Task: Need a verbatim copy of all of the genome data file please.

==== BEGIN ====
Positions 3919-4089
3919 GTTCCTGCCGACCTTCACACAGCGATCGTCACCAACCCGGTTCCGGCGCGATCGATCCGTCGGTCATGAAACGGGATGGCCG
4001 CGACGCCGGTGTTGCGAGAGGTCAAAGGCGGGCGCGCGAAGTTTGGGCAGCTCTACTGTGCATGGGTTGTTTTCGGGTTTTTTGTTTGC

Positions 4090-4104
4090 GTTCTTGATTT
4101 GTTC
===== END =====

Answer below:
Positions 3919-4089
3919 GTTCCTGCCGACCTTCACACAGCGATCGTCACCAACCCGGTTCCGGCGCGATCGATCCGTCGGTCATGAAACGGGATGGCCG
4001 CGACGCCGGTGTTGCGAGAGGTCAAAGGCGGGCGCGCGAAGTTTGGGCAGCTCTACTGTGCATGGGTTGTTTTCGGGTTTTTTGTTTGC

Positions 4090-4104
4090 GTTCTTGATTT
4101 GTTC